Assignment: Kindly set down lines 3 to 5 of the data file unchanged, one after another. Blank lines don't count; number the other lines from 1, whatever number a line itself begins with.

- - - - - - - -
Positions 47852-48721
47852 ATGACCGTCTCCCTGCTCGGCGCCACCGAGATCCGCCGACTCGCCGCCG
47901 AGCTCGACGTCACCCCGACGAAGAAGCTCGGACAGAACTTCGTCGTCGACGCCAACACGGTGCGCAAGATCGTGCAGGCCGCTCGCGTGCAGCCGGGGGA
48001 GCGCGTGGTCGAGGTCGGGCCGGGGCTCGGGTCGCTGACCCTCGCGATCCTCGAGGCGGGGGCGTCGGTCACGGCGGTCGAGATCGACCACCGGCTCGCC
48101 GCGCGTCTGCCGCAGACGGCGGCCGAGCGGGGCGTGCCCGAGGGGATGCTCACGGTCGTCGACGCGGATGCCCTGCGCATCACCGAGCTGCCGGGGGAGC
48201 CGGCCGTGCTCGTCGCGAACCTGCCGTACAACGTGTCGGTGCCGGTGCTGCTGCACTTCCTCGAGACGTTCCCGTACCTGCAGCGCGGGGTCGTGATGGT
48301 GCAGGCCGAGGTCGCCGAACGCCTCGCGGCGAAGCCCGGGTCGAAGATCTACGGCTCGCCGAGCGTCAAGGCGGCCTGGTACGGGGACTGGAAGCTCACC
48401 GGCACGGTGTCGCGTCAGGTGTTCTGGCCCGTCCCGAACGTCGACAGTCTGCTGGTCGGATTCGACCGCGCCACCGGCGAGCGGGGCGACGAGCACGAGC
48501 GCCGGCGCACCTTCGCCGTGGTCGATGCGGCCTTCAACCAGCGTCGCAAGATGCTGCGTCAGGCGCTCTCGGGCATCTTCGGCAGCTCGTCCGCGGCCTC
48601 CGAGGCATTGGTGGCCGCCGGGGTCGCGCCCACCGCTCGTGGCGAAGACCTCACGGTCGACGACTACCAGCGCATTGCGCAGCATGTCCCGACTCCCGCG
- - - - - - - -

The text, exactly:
47901 AGCTCGACGTCACCCCGACGAAGAAGCTCGGACAGAACTTCGTCGTCGACGCCAACACGGTGCGCAAGATCGTGCAGGCCGCTCGCGTGCAGCCGGGGGA
48001 GCGCGTGGTCGAGGTCGGGCCGGGGCTCGGGTCGCTGACCCTCGCGATCCTCGAGGCGGGGGCGTCGGTCACGGCGGTCGAGATCGACCACCGGCTCGCC
48101 GCGCGTCTGCCGCAGACGGCGGCCGAGCGGGGCGTGCCCGAGGGGATGCTCACGGTCGTCGACGCGGATGCCCTGCGCATCACCGAGCTGCCGGGGGAGC